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Can J Exp Psychol. 2016 Dec;70(4):325-334. Epub 2015 Dec 14.

When is inhibition of return input- or output-based? It depends on how you look at it.

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Department of Psychology and Neuroscience, Life Sciences Centre, Dalhousie University.
Faculty of Psychology and Neuroscience, Maastricht University.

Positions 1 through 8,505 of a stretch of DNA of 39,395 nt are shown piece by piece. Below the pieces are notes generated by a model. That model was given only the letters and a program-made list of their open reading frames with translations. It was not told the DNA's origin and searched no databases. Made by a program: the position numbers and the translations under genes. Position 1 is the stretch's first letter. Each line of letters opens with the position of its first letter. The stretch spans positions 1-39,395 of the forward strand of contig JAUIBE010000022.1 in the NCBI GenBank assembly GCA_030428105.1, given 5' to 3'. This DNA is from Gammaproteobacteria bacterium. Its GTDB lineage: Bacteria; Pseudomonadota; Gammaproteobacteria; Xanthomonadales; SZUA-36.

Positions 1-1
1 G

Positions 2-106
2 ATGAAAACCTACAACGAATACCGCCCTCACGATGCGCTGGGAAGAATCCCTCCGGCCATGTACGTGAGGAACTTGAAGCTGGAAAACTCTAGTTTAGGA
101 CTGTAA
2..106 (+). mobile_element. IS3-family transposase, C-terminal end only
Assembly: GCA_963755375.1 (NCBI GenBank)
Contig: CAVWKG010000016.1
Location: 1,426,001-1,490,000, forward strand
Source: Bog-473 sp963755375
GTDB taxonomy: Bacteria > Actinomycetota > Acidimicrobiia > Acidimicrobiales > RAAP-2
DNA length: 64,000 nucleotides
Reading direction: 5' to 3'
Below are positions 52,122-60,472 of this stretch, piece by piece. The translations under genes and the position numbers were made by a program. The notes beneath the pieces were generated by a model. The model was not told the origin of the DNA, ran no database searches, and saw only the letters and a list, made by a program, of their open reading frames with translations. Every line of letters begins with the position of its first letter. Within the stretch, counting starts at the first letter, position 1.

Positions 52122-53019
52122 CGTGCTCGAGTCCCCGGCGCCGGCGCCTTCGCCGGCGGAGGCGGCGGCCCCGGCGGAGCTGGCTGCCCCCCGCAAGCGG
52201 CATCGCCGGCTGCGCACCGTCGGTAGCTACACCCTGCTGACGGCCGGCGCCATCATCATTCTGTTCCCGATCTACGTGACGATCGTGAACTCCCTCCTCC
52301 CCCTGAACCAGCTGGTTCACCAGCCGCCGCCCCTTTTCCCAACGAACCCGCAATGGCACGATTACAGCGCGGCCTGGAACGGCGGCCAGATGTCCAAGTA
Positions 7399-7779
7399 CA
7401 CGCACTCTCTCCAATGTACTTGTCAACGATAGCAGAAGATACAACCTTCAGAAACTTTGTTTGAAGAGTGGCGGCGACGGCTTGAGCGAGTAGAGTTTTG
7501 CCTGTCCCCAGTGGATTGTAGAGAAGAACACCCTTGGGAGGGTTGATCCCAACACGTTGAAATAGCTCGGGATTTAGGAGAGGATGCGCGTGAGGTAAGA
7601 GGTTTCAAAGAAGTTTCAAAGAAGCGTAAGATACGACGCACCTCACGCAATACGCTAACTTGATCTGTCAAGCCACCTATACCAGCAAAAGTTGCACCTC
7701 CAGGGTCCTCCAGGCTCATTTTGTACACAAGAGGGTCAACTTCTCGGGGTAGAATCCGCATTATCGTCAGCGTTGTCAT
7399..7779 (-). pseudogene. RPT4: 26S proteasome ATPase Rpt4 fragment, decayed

Two important diagnostics have been used to infer whether the effect of inhibition of return, when preceded by a saccade, is primarily upon input (i.e., attentional/perceptual level) or output (i.e., response/decision level) processes. Data from antisaccade paradigms involving luminance targets in peripheral vision suggest input effects whereas data from spatially compatible manual responses to centrally presented arrow targets suggest output effects. Here, we combine these diagnostics to resolve the discrepancy. In separate conditions participants made a pro- or antisaccade to a peripheral stimulus. Upon returning gaze to the original fixation, left and right manual responses were made to left- and right-pointing arrows at fixation, respectively. The primary objective of the prosaccade condition was to determine whether an eye movement toward a visual stimulus that was not associated with a manual localization response would bias spatially compatible manual responses against the prior saccade vector. Manual responses were slowest in the direction of the prior saccade, consistent with an output-based attribution (e.g., Posner, Rafal, Choate, & Vaughan, 1985). The primary objective of the antisaccade condition was to determine whether an eye movement away from a visual stimulus would also bias subsequent manual responses. No apparent response bias was detected, consistent with an input-based attribution (e.g., Fecteau, Au, Armstrong, & Munoz, 2004). Collectively, the findings indicate that there are 2, dissociable forms of inhibition depending on saccadic response demands. Converging evidence from other paradigms is discussed. (PsycINFO Database Record.

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